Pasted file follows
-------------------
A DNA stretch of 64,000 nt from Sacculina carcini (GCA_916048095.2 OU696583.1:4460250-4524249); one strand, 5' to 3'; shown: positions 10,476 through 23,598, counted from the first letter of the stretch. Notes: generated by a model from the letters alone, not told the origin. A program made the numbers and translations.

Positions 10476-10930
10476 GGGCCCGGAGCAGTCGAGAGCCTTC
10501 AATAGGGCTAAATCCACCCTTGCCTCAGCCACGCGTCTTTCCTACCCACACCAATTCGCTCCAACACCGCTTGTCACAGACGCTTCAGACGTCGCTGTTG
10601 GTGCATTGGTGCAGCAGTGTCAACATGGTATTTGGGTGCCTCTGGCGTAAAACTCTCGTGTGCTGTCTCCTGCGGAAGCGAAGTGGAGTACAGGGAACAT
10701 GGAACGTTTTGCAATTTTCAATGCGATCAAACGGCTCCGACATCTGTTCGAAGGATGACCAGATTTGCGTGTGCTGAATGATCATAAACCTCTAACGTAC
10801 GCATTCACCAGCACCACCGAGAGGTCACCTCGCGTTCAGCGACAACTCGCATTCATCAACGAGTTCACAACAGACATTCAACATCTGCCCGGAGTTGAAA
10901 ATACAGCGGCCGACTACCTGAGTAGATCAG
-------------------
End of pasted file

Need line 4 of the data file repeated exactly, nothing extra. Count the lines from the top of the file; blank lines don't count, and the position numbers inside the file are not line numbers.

10501 AATAGGGCTAAATCCACCCTTGCCTCAGCCACGCGTCTTTCCTACCCACACCAATTCGCTCCAACACCGCTTGTCACAGACGCTTCAGACGTCGCTGTTG